BAR HARBOR, Maine — When it comes to renewable energy development projects and finding new ways to finance them, there have been many “firsts” in Maine over the past decade or so.
Solar projects, using photovoltaic cells to generate electricity, have become popular throughout the state in recent years, and one that recently has been approved in Bar Harbor was celebrated Monday as the first community solar “farm” to be permitted on a publicly owned property.
A small crowd gathered Monday morning at the town’s public works site off Crooked Road to mark the start of the development of the solar array, which will involve the installation of 188 panels on the roof of a vehicle storage building. Local residents and municipal officials, officials with ReVision Energy, and U.S. Sen. Angus King were among the 40 or so people at the event.
The project is expected to generate 59,000 kilowatt-hours each year for six local electricity users — four homeowners, one apartment building and Peekytoe Provisions, a retail seafood business on Main Street.
Though located on town property, the solar project is not being financed by the town, nor is it generating electricity for the town, which already has installed its own solar panels on the same property on the roof of the main public works building. The new solar array will generate lease income for the town, but it is being paid for solely by the cooperative’s members, who each contributed $1,000 or more to get the project up and running.
John Luft, branch manager for ReVision Energy, said Monday that there are six other private, member-financed solar farms in Maine, all of which are located on private property and are in Central Maine Power’s service area in southern and western Maine. The one in Bar Harbor will be the first on publicly owned land and the first in Emera’s transmission area in eastern and northern Maine, he said.
Josh Ehrlich, a member of the local solar cooperative, said he is glad that construction of the Bar Harbor project is getting under way.
“It’s the right thing to do,” he said, adding that it took more than a year of planning and permitting before work could start. “It’s exciting that we’re finally moving forward.”
Ehrlich said that the practice of net-metering — a regulated process by which entities that generate electricity for themselves can get credit for excess power they send back into the grid at the same rate that they pay for power when they need it — helps make solar power development financially feasible for small-scale residential users such as himself. The state is considering whether to alter the mandated financial equation for net-metering, however, which could alter the financial implications for small-scale users looking to install their own power-generation devices, such as solar panels or wind turbines.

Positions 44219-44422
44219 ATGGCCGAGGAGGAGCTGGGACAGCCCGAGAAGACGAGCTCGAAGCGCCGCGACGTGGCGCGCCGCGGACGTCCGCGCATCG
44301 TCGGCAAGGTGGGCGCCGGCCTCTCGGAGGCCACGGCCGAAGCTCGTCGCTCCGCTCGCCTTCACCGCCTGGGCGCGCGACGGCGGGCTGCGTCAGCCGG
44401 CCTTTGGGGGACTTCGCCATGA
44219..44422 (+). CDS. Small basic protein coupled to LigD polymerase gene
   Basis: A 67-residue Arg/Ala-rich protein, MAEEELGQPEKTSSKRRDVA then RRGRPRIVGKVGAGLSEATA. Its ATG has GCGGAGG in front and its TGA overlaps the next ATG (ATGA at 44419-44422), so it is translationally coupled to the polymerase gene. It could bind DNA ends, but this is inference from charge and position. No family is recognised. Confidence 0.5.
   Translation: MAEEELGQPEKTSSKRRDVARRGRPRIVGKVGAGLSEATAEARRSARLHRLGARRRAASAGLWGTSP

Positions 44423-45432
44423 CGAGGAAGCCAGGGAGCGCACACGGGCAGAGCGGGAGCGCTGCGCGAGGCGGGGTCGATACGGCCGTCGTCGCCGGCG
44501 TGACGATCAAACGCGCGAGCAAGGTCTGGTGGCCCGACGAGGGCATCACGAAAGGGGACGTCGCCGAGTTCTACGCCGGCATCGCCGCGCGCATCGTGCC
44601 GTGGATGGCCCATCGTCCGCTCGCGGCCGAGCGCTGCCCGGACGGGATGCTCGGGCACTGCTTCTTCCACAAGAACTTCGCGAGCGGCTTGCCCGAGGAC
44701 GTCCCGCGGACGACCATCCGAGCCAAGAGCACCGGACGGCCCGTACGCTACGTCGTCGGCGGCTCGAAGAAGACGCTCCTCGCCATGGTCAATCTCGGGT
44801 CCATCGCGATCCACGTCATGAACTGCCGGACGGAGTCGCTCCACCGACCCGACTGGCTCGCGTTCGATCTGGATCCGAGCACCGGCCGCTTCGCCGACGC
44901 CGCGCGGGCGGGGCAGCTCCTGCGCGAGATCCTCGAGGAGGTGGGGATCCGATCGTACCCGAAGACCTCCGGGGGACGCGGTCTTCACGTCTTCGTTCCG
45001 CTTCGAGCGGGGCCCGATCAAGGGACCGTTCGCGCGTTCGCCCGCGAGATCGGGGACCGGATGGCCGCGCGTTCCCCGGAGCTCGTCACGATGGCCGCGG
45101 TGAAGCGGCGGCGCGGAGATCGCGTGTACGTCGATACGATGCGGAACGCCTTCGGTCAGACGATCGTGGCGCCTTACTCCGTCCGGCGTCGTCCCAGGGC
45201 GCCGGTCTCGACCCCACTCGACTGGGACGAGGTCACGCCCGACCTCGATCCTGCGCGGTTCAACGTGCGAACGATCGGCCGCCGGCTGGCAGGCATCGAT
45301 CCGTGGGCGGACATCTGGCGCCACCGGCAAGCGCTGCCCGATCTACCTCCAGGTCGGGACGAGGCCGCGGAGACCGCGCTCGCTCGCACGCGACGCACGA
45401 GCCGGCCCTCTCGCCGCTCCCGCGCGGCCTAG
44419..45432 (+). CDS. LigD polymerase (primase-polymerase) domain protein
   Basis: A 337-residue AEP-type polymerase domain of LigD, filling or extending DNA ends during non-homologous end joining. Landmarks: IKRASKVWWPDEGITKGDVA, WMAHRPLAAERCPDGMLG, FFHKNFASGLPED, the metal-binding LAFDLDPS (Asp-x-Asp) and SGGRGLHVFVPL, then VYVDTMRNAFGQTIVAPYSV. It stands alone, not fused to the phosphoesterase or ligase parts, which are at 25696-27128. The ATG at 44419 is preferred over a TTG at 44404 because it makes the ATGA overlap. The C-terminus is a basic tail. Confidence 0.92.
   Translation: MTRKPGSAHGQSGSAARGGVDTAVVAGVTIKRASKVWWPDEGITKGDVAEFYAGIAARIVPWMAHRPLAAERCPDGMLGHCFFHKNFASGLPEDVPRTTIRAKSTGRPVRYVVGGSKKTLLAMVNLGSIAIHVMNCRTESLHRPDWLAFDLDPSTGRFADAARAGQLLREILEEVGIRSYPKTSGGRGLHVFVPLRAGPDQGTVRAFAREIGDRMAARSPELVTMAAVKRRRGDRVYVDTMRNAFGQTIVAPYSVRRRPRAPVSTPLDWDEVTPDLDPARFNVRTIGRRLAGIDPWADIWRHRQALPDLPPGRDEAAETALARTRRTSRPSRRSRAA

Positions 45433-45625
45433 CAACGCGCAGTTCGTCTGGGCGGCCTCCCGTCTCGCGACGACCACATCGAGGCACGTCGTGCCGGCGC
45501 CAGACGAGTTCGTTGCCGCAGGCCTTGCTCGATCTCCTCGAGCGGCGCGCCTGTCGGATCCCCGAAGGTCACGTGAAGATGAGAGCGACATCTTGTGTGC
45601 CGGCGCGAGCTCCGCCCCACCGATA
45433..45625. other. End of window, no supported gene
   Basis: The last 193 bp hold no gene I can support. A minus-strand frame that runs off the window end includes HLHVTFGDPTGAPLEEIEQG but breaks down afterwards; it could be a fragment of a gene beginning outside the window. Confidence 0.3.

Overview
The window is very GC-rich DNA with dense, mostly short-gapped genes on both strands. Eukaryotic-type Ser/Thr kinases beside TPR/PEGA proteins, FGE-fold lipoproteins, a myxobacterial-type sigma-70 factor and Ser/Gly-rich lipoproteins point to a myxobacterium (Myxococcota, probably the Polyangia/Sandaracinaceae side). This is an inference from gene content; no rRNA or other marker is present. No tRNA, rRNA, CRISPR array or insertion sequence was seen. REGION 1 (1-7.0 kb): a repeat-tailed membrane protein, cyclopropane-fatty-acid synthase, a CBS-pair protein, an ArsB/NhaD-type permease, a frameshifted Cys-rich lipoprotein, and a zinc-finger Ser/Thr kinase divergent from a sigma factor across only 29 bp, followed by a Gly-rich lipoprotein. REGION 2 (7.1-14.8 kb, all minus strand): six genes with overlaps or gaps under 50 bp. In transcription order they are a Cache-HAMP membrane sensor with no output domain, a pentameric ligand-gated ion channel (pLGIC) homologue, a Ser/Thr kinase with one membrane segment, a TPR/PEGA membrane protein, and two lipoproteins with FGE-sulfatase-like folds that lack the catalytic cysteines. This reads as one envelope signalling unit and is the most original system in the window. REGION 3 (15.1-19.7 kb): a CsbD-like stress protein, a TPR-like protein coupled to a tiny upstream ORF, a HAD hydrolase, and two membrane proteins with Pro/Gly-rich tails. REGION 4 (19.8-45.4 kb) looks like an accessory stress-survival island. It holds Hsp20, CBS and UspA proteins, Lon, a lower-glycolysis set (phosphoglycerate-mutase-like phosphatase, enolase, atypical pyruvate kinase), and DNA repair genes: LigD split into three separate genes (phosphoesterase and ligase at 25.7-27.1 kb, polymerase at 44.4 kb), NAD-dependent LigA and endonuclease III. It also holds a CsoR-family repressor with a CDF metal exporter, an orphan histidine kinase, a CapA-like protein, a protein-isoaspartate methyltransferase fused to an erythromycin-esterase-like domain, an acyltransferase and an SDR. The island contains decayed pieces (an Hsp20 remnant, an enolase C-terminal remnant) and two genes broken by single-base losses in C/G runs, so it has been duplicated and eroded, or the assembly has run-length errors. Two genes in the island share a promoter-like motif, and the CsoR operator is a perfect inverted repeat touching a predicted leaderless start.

“We hope that the Public Utilities Commission supports what we’re doing, as opposed to trying to take away our ability to invest in our own future,” Ehrlich said.
Gary Friedmann, vice chairman of the local Town Council and a proponent of the project, said the solar farm fits into a separate, citizen-led initiative on Mount Desert Island called “ A Climate to Thrive,” which has a goal of making MDI energy independent by 2030. He said that if every existing and suitable rooftop on the island were outfitted with solar panels, they could generate 85 percent of the entire island’s energy needs.
But he said the state needs to do more to help preserve financial incentives for small-scale solar power development.
Renewable energy generation is needed in order to reduce Maine’s dependence on fossil fuels, the use of which is causing climate change and threatening the environment for future generations, Friedmann added.
“If Maine is going to continue to lead in the sustainable economy we’re going to have to come up with better legislation and better ways of integrating and encouraging solar energy in this state,” Friedmann said.
Sen. King steered clear of political criticism in his remarks about the budding solar farm in Bar Harbor. He spoke about the practical aspects of pursuing renewable power development in Maine.
“We have a tremendous solar resource and tremendous solar potential in this state,” King said.
The economics of installing solar panels, for which the cost has come down through improved technology and increased demand, is much more viable than it was a few decades ago, King said. Not only is solar power development good for the environment, he said, but it’s good for consumers, too.
“Solar is now competitive with virtually any [other] form of energy — competitive,” King said, stressing the last word. “And it’s going to become more so.”
Many other businesses, municipalities and nonprofit institutions in Maine have implemented or are pursuing similar solar power development projects. For example, last year Belfast installed 180 panels on the roof of its fire station while in Freeport, town officials are helping to arrange group purchases of solar panels that residents would have installed on their properties.